• It works the other way you know. Need a routine for an internal project? Just use it and release the changes.
    • If all else fails; lie. Claim it wasn't you. Cover your tracks. Call the BSA if you need a diversion in a hurry.

    Thats what I did when I was at SCO, anyway!
  • by Anonymous Coward on Thursday June 05, 2003 @01:03PM (#6124999)
    ...How to run an ebay business selling your company's items
    • ...How to run an ebay business selling your company's items
      Oh come on, who would do that? [ebay.com]

      --
    • It's too bad that the parent is so funny becuase it is the most insightful comment I've read so far. Although the problem has been obfuscated by talking about things like open source and developers and IP what's really being asked is quite simple (as displayed by parent). If I worked on someone elses farm I might have a very strong urge to box up a bunch of food and send it off to starving children in 3rd world countries. This desire is certainly altruistic. And I might have even tilled the fields and p
  • Well (Score:5, Insightful)

    by drinkypoo (153816) <martin.espinoza@gmail.com> on Thursday June 05, 2003 @01:04PM (#6125020) Homepage Journal
    IANAD (Developer) but it seems to me that you need to have a contractual agreement with your employer to allow you to contribute code written on company time back to the particular projects on a case by case basis. You are most likely to succeed if you go to them and say, "I have been downloading, customizing, and using these GPL packages, these are the nature of my customizations (...) and I would like to contribute the code back so that it can be reviewed and improved upon by others rather than by me."

    Ultimately, anything you've done on company time is owned by the company, and you have no rights to it whatsoever, NDA or no. Your contract may grant or revoke various rights, of course, where not prohibited by law. But I would definitely go in assuming that all that code belongs to the company and you have no right to distribute it without formal written permission.

    • I think the argument to make to your managers or to the legal department is "this code we worked on provides a useful component of some project or projects but A) It doesn't represent intellectual property that's core to our business itself and B) If we don't contribute the changes back to the community, we incur substantial additional costs of merging and maintaining our own separate code base for our version of the product." Point B is most likely of interest to your manager, and Point A is most likely o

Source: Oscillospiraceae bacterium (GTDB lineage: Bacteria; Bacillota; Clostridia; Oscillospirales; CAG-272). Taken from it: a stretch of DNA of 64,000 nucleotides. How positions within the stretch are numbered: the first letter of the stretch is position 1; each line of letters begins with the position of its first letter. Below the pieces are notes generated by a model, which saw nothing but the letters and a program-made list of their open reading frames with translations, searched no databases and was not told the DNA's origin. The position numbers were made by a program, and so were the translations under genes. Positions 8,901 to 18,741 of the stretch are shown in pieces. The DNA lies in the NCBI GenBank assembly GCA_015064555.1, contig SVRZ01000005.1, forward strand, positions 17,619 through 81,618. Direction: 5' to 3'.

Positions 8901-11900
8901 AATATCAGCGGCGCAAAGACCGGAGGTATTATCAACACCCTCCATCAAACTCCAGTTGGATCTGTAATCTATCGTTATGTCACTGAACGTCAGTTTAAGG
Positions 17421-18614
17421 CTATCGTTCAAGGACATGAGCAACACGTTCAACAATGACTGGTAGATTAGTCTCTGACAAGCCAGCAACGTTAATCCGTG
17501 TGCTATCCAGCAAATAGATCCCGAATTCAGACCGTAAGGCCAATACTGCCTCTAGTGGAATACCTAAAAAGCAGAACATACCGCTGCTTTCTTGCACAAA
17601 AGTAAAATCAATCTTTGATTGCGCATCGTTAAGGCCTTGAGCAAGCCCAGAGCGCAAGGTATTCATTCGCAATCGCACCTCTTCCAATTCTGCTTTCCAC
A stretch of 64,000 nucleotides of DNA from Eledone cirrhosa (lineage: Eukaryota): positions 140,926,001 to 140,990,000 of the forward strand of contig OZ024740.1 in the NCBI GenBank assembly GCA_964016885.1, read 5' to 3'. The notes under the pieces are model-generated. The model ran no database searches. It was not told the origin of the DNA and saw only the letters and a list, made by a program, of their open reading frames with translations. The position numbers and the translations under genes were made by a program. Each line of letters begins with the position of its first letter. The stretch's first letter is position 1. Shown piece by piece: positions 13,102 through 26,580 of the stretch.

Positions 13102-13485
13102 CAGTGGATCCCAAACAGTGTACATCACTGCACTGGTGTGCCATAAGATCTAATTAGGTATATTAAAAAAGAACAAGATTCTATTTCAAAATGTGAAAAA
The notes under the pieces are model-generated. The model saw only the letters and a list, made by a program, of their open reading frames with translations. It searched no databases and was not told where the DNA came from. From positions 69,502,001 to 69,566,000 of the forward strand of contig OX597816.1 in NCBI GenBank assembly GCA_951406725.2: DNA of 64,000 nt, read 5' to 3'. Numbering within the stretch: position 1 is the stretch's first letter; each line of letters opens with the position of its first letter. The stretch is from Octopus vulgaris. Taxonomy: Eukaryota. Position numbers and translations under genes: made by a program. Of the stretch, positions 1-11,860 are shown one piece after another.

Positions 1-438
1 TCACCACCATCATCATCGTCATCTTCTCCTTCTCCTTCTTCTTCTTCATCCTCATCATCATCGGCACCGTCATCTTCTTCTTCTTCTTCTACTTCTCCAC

• This question... (Score:5, Informative)

    by jmu1 (183541) <{ude.uosag} {ta} {namllumj}> on Thursday June 05, 2003 @01:05PM (#6125024) Journal
    gets asked a lot around here. And the answer is always the same: Talk to your legal department. There isn't anything else you can do.
  • by DeRobeHer (76234) on Thursday June 05, 2003 @01:05PM (#6125029) Homepage
    When we're modifying open source programs for use in our environment, we try to come up with two different types of patches; patches that enhance the package wether they be with new features or bug fixes, and patches that are only there to support local conventions and tools. We rarely submit the local patches back to the development team of the package, but if we feel that the enhancement types of patches will help out the project, we'll submit them back.
  • by Anonymous Coward on Thursday June 05, 2003 @01:07PM (#6125046)
    the company i work for has a term of employment agreement that i had to sign upon hire. it specifies that the employee is forbidden (except by written arrangement) from participating in activities that conflict or compete with the company's business. Example would be contributing to open source software that competes with your company's product.

    these kinds of agreements is probably common practice.

    if in doubt, you can ask for permission. if you aren't granted permission, then you have a decision to make.
  • "I would like to suggest a policy to my superiors, and could use a few good suggestions."

    You do this: YOU DON'T!

    You're sitting in your cube hammering out some code for whatever company project you're working on and suddenly you realize that the code you just slapped together would be perfect to help [insert OS app here].